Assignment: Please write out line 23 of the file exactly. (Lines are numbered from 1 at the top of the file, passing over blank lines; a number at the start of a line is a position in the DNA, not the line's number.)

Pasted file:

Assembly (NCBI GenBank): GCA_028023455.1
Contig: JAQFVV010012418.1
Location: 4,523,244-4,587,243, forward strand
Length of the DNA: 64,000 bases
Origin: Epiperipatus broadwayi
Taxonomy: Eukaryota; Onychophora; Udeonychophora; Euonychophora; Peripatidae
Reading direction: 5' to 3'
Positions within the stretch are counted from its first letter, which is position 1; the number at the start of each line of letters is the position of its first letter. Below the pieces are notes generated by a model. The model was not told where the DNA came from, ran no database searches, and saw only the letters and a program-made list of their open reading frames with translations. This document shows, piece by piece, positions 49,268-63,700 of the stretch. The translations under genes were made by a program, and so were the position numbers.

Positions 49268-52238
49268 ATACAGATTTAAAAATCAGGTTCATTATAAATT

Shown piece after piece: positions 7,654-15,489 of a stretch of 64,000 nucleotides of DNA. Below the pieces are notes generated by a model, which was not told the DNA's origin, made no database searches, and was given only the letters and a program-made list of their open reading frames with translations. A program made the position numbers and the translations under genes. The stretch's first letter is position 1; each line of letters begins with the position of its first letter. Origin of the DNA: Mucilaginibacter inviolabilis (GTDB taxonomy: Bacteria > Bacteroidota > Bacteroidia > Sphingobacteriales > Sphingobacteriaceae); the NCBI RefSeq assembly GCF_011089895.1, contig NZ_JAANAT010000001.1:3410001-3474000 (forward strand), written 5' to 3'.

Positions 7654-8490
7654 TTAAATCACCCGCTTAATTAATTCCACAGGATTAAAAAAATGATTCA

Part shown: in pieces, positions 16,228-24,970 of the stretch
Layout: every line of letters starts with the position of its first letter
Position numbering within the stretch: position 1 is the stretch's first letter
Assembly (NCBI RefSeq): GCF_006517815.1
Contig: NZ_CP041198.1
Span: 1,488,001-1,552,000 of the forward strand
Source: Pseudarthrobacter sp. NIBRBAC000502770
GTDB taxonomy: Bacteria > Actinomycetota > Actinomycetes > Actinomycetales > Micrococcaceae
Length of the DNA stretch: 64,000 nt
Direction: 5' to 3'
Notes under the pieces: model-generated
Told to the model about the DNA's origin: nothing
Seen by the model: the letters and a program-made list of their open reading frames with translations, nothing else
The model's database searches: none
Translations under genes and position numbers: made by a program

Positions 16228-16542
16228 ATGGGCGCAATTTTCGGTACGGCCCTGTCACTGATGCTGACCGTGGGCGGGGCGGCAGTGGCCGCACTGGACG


Direction: 5' to 3'